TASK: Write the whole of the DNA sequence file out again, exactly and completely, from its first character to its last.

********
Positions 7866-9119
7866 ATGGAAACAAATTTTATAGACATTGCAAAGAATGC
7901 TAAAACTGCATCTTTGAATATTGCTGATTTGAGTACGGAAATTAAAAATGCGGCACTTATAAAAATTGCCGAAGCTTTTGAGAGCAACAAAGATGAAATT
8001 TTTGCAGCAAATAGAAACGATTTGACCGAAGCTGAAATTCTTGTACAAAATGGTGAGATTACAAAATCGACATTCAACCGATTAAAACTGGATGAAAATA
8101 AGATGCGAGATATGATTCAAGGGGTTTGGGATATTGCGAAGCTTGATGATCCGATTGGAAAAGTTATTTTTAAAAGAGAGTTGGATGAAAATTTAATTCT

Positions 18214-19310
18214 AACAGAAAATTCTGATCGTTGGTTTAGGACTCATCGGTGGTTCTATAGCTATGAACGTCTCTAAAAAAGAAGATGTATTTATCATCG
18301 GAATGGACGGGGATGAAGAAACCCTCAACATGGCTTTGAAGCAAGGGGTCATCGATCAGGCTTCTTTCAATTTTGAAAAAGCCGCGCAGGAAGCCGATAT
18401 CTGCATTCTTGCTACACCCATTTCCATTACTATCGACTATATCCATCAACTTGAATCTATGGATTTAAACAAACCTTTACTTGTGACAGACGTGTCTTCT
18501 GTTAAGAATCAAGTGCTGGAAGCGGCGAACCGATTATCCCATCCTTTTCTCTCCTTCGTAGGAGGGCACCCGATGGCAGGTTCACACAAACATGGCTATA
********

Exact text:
Positions 7866-9119
7866 ATGGAAACAAATTTTATAGACATTGCAAAGAATGC
7901 TAAAACTGCATCTTTGAATATTGCTGATTTGAGTACGGAAATTAAAAATGCGGCACTTATAAAAATTGCCGAAGCTTTTGAGAGCAACAAAGATGAAATT
8001 TTTGCAGCAAATAGAAACGATTTGACCGAAGCTGAAATTCTTGTACAAAATGGTGAGATTACAAAATCGACATTCAACCGATTAAAACTGGATGAAAATA
8101 AGATGCGAGATATGATTCAAGGGGTTTGGGATATTGCGAAGCTTGATGATCCGATTGGAAAAGTTATTTTTAAAAGAGAGTTGGATGAAAATTTAATTCT

Positions 18214-19310
18214 AACAGAAAATTCTGATCGTTGGTTTAGGACTCATCGGTGGTTCTATAGCTATGAACGTCTCTAAAAAAGAAGATGTATTTATCATCG
18301 GAATGGACGGGGATGAAGAAACCCTCAACATGGCTTTGAAGCAAGGGGTCATCGATCAGGCTTCTTTCAATTTTGAAAAAGCCGCGCAGGAAGCCGATAT
18401 CTGCATTCTTGCTACACCCATTTCCATTACTATCGACTATATCCATCAACTTGAATCTATGGATTTAAACAAACCTTTACTTGTGACAGACGTGTCTTCT
18501 GTTAAGAATCAAGTGCTGGAAGCGGCGAACCGATTATCCCATCCTTTTCTCTCCTTCGTAGGAGGGCACCCGATGGCAGGTTCACACAAACATGGCTATA